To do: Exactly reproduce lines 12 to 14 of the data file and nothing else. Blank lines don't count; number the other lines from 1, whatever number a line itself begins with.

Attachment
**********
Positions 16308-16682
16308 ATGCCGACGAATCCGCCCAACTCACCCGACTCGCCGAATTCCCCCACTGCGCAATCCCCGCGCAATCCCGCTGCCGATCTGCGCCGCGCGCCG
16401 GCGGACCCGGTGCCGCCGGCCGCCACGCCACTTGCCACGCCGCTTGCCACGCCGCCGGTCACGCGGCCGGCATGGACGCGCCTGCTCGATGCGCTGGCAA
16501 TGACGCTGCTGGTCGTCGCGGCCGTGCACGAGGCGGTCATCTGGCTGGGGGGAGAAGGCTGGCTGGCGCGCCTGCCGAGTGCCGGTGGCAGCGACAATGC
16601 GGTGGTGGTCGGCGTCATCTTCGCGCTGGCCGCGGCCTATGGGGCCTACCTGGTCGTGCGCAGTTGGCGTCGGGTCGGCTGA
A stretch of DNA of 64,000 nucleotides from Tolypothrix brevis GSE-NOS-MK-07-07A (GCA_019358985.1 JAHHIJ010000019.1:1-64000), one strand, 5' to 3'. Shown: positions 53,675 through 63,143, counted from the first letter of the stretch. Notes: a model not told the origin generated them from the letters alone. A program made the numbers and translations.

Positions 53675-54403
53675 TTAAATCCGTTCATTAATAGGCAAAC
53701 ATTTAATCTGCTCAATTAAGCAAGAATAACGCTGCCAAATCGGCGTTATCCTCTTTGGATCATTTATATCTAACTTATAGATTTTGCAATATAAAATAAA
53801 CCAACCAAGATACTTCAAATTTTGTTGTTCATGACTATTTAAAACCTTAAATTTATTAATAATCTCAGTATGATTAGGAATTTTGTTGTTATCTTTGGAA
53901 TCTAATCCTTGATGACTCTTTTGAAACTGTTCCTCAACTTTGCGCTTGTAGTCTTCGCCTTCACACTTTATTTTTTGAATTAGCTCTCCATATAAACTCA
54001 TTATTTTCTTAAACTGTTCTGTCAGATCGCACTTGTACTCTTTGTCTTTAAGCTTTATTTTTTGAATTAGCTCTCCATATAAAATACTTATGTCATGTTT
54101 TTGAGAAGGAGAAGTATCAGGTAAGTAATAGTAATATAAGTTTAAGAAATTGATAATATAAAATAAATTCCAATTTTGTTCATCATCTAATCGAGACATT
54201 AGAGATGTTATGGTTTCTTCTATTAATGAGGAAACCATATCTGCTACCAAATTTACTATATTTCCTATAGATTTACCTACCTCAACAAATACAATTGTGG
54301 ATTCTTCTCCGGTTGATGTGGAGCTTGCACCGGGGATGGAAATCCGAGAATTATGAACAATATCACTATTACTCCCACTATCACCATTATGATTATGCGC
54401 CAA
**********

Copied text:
54001 TTATTTTCTTAAACTGTTCTGTCAGATCGCACTTGTACTCTTTGTCTTTAAGCTTTATTTTTTGAATTAGCTCTCCATATAAAATACTTATGTCATGTTT
54101 TTGAGAAGGAGAAGTATCAGGTAAGTAATAGTAATATAAGTTTAAGAAATTGATAATATAAAATAAATTCCAATTTTGTTCATCATCTAATCGAGACATT
54201 AGAGATGTTATGGTTTCTTCTATTAATGAGGAAACCATATCTGCTACCAAATTTACTATATTTCCTATAGATTTACCTACCTCAACAAATACAATTGTGG